By Andrew M. Seaman
(Reuters Health) - Resistance to a key HIV drug is common worldwide and could mean trouble for treating and preventing the virus that causes AIDS, according to a new study.
In some parts of the world, more than half of people who continued to have uncontrolled HIV despite treatment turned out to have a form of the virus that is resistant to the drug tenofovir, researchers report in The Lancet Infectious Diseases.
The new study suggests treatment and monitoring of HIV patients around the world needs to be improved, and surveillance also needs to be increased, said senior author Dr. Ravi Gupta, of University College London.
Tenofovir is the drug of choice when it comes to treating and preventing human immunodeficiency virus (HIV). The drug can also be used to treat hepatitis B.
“If you develop resistance to that, it’s a very large loss,” said study author Dr. Robert Shafer, of Stanford University in California.
“The availability of second-line drugs is increasing, but they’re quite a bit more expensive and have more side effects associated with them,” Gupta told Reuters Health.
People acquire HIV resistance to tenofovir in one of two ways, he said. Either they don’t take the drug as intended and the virus mutates, or they are infected by someone with a resistant form of the virus.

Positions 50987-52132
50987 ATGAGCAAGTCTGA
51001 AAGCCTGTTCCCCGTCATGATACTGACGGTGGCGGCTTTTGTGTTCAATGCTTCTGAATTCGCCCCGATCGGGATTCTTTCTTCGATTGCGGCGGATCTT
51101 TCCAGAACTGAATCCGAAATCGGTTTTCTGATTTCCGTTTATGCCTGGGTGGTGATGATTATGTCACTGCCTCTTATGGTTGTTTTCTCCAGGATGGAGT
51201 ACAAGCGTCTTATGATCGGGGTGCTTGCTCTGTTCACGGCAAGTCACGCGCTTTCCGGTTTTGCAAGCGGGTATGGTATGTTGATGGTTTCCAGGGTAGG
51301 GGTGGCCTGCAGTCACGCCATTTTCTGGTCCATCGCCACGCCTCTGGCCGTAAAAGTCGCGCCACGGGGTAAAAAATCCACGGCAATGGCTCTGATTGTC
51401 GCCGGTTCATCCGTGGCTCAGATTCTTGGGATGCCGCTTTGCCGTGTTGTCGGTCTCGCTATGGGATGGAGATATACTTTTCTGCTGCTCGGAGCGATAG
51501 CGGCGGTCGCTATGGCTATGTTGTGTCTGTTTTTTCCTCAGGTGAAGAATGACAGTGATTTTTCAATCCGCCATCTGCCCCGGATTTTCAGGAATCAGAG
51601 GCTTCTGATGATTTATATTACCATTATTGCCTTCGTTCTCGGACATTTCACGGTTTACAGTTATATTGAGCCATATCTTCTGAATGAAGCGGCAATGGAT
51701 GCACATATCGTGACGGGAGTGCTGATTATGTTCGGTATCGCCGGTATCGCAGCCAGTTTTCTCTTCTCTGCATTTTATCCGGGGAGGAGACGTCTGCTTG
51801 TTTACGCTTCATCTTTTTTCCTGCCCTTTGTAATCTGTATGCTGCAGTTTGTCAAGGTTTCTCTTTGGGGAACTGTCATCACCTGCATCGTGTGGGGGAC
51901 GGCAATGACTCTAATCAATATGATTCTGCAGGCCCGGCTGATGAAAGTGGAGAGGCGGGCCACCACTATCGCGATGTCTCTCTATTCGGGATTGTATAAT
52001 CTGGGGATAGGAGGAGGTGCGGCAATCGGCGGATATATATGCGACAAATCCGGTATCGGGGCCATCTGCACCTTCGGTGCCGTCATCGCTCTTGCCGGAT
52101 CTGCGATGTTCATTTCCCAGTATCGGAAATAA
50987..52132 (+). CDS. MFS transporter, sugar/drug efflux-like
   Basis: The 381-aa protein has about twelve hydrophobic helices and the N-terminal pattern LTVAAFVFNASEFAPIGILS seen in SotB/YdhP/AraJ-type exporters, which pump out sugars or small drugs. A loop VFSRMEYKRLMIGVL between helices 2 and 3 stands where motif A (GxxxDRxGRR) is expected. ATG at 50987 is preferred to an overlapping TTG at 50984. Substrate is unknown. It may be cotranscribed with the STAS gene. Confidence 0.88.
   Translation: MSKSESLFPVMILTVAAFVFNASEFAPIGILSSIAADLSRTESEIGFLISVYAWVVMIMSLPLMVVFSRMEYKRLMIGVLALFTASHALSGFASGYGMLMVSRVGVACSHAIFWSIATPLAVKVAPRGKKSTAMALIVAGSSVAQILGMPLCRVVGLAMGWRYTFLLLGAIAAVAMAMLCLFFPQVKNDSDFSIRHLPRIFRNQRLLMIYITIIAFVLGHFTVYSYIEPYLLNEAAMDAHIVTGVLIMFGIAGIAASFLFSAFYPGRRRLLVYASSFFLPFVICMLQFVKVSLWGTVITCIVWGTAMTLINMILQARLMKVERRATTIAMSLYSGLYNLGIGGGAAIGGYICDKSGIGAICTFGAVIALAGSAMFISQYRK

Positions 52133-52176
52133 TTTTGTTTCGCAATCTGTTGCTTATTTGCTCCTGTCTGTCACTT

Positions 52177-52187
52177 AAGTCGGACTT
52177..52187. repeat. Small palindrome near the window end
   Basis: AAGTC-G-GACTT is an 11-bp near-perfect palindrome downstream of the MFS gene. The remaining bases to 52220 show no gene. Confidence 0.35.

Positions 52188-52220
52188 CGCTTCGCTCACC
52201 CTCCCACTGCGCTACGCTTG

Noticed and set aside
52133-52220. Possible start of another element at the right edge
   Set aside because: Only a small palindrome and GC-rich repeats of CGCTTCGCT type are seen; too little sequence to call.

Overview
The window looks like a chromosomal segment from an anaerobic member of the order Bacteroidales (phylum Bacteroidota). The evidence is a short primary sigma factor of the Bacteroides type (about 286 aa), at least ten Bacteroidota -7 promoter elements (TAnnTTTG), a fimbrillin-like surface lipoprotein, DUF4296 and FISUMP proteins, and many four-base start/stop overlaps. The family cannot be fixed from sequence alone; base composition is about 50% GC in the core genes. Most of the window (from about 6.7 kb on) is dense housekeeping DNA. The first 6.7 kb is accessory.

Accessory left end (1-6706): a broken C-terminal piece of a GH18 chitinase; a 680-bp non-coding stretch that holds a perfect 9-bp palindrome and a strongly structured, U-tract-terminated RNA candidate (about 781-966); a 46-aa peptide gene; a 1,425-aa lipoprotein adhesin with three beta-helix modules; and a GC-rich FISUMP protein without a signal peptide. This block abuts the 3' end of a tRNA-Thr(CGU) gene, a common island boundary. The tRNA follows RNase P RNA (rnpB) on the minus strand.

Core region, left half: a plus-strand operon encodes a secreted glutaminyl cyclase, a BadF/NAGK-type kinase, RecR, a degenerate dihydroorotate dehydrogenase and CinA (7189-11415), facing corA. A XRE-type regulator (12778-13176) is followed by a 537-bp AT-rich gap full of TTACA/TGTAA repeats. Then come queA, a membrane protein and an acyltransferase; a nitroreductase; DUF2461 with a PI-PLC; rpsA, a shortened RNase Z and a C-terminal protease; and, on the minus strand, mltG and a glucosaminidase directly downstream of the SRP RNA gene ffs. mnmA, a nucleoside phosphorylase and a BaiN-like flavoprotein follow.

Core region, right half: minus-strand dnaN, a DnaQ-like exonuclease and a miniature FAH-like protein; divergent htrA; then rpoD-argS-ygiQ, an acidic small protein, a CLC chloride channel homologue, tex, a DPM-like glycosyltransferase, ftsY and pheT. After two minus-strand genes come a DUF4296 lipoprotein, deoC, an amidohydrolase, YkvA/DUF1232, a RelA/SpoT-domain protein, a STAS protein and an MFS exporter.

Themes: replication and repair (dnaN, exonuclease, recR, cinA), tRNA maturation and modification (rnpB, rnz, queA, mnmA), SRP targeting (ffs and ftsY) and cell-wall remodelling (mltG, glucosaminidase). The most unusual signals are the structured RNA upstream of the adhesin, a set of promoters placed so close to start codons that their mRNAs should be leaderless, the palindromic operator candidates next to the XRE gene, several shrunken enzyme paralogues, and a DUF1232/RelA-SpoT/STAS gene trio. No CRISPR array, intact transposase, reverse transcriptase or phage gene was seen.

For the new study, the researchers used data from 1,926 people in 36 countries who continued to have uncontrolled HIV despite simultaneous treatment with an assortment of drugs that included tenofovir.
The proportion of people with tenofovir-resistant HIV ranged from 20 percent in Europe to over 50 percent in sub-Saharan Africa.
While the study can’t say what causes tenofovir-resistant HIV, the researchers found the health of the immune system when treatment begins, and the other drugs in the treatment regimen, are linked to the risk of resistance.
People who started treatment with a low CD4-cell count, which is a measure of the immune system’s health, were about 50 percent more likely to have resistance than people with healthier immune systems.
“We think that part of the reason is that the immune system helps the drugs,” said Gupta.
In addition, people taking a drug called lamivudine were also about 50 percent more likely to have resistance than those taking a similar drug known as emtricitabine.
Also, treatment with the drug nevirapine, rather than a similarly acting drug called efavirenz, was also tied to higher odds of tenofovir-resistant HIV.
Unlike previous studies, Gupta said, the new research found tenofovir-resistant HIV reproduces itself just as much as non-resistant HIV does, which means that resistance can be passed on to other individuals.
“I think that if these trends continued . . . and you found a lot of HIV infections had resistance, then you would find the efficacy of PrEP is compromised,” said Gupta, referring to pre-exposure prophylaxis, which is the practice of having uninfected people take anti-HIV drugs to try to avoid getting the virus.
The researchers say they can’t predict how many people with HIV will have resistance, because their study only included people who failed treatment.
However, their estimates suggest that under current circumstances, about 8 percent to 18 percent of patients in sub-Saharan Africa who receive tenofovir plus efavirenz will develop resistance in the first year of treatment.
The findings highlight the need for better surveillance of drug resistance in patients with HIV, they write.
“We need these early warning systems and to act on what we find,” Gupta said.
SOURCE: bit.ly/1nBlyDw The Lancet Infectious Diseases, online January 28, 2016.